The dynamic of psychobiological properties may be brought about spontaneously by manipulation of constraints (e.g., the velocity of the run). The term "spontaneous" means that changes arise without assuming involvement of superordinate processes that explicitly impose that change [23]. Thus, a dynamic perspective on the study of flow may guide a solid understanding of how velocity and effort accumulation influence the emergence/dissolution of this state and test its hypothesized metastable behavior. This may enrich the theory and help in providing practical recommendations to practitioners of all levels who seek for the multiple benefits of experiencing a flow state.

The dynamic perspective for studying flow requires continuous self-monitoring and reporting techniques during the activity, which has already been used for capturing the dynamics of psychobiological variables such as attention focus [22], perceived exertion [21] and pain [17]. Even though being aware of flow during the activity is considered counterproductive as it inhibits one’s ability to merge action and awareness [24], it can be argued that running is a cyclic and simple type of activity and is less affected by the conscious awareness of flow. Furthermore, the use of non-verbal self-report signals must not hinder the flow experience which has already been reported by elite golfers [25].

Accordingly, the purpose of this research was to study the dynamic of the “flow experience” during an incremental velocity-running test performed until voluntary exhaustion. Drawing upon a complex dynamic approach, we hypothesized a meta-stable flow experience during incremental velocity running, alternating the “in flow” and “not in flow” states, with a decrease of the “in flow” experience upon approaching voluntary exhaustion.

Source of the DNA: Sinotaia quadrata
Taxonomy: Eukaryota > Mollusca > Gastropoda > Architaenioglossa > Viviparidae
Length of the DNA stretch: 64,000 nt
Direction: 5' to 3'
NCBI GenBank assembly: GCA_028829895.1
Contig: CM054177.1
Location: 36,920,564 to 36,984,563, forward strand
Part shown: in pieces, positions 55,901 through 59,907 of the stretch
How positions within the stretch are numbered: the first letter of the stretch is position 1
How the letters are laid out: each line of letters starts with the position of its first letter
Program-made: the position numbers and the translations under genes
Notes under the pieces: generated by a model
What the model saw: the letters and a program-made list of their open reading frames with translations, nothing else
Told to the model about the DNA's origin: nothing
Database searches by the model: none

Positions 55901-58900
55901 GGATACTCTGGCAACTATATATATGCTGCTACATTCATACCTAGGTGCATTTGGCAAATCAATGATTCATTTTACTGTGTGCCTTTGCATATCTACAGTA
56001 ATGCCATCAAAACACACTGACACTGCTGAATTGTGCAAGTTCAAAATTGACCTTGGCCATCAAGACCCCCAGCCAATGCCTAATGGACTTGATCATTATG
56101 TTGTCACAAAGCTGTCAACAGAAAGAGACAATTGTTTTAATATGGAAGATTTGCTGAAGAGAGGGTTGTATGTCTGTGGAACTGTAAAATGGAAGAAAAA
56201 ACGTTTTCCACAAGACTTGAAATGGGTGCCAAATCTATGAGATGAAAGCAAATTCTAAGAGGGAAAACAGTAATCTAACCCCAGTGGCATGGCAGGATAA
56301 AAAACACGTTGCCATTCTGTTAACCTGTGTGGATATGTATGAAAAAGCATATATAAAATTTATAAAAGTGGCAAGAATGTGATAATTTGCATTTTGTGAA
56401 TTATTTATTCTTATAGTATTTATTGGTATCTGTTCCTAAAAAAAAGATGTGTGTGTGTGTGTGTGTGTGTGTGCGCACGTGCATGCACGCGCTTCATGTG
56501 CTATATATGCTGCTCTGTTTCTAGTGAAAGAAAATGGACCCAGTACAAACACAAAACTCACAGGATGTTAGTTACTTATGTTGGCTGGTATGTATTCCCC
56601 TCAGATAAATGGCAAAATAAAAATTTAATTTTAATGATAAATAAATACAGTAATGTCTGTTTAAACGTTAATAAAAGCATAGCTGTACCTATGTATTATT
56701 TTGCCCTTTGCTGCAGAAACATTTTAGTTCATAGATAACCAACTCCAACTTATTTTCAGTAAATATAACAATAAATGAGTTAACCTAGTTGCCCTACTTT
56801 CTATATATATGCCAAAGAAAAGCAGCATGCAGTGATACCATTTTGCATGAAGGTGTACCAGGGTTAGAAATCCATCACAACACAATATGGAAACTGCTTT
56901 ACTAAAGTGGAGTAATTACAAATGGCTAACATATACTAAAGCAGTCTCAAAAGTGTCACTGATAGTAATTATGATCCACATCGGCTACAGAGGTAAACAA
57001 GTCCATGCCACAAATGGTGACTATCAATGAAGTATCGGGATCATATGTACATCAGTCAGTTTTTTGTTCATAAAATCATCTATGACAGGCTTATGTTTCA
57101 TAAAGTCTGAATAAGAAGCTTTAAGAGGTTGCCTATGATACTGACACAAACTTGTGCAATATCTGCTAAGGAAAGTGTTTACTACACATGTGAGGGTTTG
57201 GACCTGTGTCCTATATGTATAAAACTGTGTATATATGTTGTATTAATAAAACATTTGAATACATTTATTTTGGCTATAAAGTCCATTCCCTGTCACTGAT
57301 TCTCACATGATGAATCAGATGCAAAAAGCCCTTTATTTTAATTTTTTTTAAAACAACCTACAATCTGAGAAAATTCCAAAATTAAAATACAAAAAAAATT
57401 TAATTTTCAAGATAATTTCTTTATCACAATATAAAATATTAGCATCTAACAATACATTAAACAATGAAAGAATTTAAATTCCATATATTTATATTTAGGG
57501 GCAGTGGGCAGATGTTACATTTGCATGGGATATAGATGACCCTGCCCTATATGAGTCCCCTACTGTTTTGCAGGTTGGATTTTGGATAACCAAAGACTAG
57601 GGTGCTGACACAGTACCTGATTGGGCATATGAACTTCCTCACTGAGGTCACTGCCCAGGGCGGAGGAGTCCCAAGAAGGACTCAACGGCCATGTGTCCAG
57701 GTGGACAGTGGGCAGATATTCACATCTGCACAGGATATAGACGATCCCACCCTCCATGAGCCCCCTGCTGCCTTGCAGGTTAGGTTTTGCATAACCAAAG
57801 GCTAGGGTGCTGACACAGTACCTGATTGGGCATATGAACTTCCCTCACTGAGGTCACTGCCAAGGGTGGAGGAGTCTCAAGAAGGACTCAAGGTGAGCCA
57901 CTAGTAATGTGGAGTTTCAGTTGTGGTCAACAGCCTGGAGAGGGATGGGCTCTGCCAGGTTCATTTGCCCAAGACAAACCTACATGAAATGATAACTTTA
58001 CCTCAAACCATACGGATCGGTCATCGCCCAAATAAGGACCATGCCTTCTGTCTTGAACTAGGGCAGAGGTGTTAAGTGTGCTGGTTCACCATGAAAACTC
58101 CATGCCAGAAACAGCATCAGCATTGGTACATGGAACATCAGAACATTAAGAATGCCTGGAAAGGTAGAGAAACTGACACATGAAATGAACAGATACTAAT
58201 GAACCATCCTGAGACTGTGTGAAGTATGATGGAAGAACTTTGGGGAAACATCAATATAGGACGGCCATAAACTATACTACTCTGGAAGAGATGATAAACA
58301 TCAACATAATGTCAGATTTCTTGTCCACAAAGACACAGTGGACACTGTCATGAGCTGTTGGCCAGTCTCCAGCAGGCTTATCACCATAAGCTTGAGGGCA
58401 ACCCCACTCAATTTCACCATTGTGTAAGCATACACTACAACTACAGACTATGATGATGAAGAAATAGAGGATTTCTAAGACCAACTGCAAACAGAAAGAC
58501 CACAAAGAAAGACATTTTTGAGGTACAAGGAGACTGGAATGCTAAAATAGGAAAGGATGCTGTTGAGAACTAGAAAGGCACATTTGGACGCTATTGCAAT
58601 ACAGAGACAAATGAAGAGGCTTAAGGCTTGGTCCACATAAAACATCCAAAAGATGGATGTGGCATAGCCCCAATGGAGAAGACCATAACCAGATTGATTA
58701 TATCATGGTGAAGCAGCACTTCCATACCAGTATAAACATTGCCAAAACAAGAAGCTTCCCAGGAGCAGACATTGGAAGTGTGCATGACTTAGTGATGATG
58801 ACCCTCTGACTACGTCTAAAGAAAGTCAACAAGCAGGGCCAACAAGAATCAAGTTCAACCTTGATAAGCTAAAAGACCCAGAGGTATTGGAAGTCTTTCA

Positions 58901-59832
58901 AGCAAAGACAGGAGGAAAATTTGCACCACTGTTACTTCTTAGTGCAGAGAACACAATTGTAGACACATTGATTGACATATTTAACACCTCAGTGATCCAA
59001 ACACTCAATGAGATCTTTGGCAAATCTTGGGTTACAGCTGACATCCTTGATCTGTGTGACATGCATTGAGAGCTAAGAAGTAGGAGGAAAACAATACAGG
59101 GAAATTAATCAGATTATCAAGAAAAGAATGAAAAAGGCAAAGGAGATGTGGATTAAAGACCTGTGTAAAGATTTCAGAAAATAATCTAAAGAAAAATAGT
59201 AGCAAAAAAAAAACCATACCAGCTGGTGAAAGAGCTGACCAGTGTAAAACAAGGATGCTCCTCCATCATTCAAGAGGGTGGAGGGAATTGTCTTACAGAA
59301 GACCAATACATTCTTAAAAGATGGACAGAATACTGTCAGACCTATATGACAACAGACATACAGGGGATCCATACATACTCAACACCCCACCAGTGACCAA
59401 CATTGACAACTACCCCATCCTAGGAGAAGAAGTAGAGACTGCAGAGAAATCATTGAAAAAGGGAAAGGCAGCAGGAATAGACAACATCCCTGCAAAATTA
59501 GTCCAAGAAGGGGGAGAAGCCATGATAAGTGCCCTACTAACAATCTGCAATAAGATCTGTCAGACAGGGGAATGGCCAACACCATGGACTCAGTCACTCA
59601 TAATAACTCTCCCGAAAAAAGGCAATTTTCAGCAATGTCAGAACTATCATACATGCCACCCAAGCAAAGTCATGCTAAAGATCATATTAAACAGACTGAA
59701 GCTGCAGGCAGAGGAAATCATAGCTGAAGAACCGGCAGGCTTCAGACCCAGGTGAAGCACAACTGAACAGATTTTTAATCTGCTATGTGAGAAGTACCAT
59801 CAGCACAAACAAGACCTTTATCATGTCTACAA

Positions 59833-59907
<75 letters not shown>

2. Method

2.1. Participants

Twenty Caucasian voluntary Sport Science students (14 males and 6 females; Mage= 20 years old, SD= 4.94), previously familiarized with the motor and cognitive tasks of the experiment and with the required self-monitoring and self-reporting abilities, participated in the study. They had no specific running training experience but were undergoing regular aerobic exercise (M= 5.98 h/week, SD= 2.70). Exclusion criteria consisted of current or previous injury affecting the test, and any other condition that may prevent the performance of a maximal exercise protocol.

2.2. Intervention and procedure

The general aims of the study were explained and discussed with the participants prior to signing the written informed consent. The experiment was approved by the local research ethical committee (Comité d’Ètica d’Investigacions clíniques de l’Administració Esportiva de Catalunya).